Winter Wellness Part 2

Some days in the midst of winter, it feels like we’re never going to see the sun again. With an average of nine hours of daylight during the winter months (compared to about 15 hours during the summer), most folks in Minnesota are not getting the sun exposure required for sufficient levels of Vitamin D between October to March.

Continued from Part 1 of Chiropractic Tips For Winter Wellness

Are You Getting Enough Vitamin D?

The odds are that you don’t get enough vitamin D. The same holds true if you don’t get outside for at least a 15-minute daily walk in the sun. Worldwide, an estimated 1 billion people have inadequate levels of vitamin D in their blood, and deficiencies can be found in all ethnicities and age groups.

Why are these widespread vitamin D deficiencies of such great concern? Because research conducted over the past decade suggests that vitamin D plays a much broader disease-fighting role than once thought.

There is a vast body of science showing the many health benefits of vitamin D. You may be surprised to learn the important role that vitamin D plays in your health.

Also, known as the “sunshine vitamin”, Vitamin D has many benefits: reduce heart risks, help to fight viral infections, absorb calcium for healthy bones and teeth, maintain healthy blood pressure, control insulin production and help to prevent certain cancers, especially colorectal and breast cancer.

Low blood levels of Vitamin D are common in Minnesota. In many scientific studies, Vitamin D deficiency has been associated with heart disease, stroke, high blood pressure, type 1 and type 2 diabetes, autoimmune disease, osteoporosis, arthritis, depression or more severe, seasonal affective disorder (SAD), chronic pain, multiple sclerosis, and cancer of breast, prostate and colon.

The best way to get Vitamin D is through diet and/or short periods of spring and summer sun exposure on hands and arms (15-30 minutes depending on your age, skin pigmentation and body mass) before putting on sunscreen. However, during the autumn and winter months, we have no choice but to use foods high in Vitamin D content.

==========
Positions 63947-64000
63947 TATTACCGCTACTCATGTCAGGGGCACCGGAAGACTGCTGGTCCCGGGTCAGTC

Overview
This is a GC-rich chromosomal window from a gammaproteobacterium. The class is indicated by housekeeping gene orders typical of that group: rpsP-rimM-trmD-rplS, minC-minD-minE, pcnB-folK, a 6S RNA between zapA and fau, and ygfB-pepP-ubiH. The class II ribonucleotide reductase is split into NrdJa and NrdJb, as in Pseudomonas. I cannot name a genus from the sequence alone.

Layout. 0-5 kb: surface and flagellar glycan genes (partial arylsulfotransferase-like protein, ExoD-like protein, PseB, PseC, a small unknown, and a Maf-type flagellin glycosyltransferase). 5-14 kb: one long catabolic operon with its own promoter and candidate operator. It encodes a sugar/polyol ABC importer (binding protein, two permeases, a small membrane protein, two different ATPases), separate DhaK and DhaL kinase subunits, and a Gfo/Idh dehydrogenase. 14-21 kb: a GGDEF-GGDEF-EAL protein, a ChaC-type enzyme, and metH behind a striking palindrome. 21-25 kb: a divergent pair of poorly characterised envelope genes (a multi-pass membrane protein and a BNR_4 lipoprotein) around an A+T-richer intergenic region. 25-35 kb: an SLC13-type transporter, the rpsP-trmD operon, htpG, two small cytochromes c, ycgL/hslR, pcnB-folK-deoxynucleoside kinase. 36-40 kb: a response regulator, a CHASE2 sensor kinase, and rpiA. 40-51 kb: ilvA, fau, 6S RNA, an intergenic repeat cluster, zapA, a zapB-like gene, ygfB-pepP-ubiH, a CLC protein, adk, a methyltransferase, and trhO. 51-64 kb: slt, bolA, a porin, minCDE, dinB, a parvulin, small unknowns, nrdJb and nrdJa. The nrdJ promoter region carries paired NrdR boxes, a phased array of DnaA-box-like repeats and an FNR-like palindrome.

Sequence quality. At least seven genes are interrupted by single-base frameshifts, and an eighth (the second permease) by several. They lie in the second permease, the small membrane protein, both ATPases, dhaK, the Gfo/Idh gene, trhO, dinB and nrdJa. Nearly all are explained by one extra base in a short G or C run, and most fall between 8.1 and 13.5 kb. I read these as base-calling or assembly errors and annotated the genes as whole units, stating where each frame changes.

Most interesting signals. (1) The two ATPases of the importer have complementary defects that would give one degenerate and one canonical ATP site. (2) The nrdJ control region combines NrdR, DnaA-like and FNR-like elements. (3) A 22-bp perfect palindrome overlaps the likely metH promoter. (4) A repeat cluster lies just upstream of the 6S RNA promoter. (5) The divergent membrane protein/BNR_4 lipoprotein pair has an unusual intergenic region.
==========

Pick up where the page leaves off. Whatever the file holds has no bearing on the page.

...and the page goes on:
Vitamin D Sources

Vitamin D is both a nutrient we eat and a hormone our bodies make. Few foods are naturally rich in vitamin D, so the biggest dietary sources of vitamin D are fortified foods and vitamin supplements. Good sources include dairy products and breakfast cereals (both of which are fortified with vitamin D), and fatty fish such as salmon and tuna.

For most people, the best way to get enough vitamin D is taking a supplement, but the level in most multivitamins (400 IU) is too low. Encouragingly, some manufacturers have begun adding 800 or 1,000 IU of vitamin D to their standard multivitamin preparations. If the multivitamin you take does not have 1,000 IU of vitamin D, you may want to consider adding a separate vitamin D supplement, especially if you don’t spend much time in the sun.

Two forms of vitamin D are used in supplements: vitamin D2 (“ergocalciferol,” or pre-vitamin D) and vitamin D3 (“cholecalciferol”). Vitamin D3 is chemically indistinguishable from the form of vitamin D produced in the body.

The body also manufactures vitamin D from cholesterol, through a process triggered by the action of sunlight on skin, hence its nickname, “the sunshine vitamin.”  Yet some people do not make enough vitamin D from the sun, among them, people who have a darker skin tone, who are overweight, who are older, and who cover up when they are in the sun.

Vitamin D supplements are also readily available over-the-counter at pharmacies and health food stores in pills, chewable tablets and drops. Your St Paul MN Chiropractor can also help you determine if you are getting enough Vitamin D.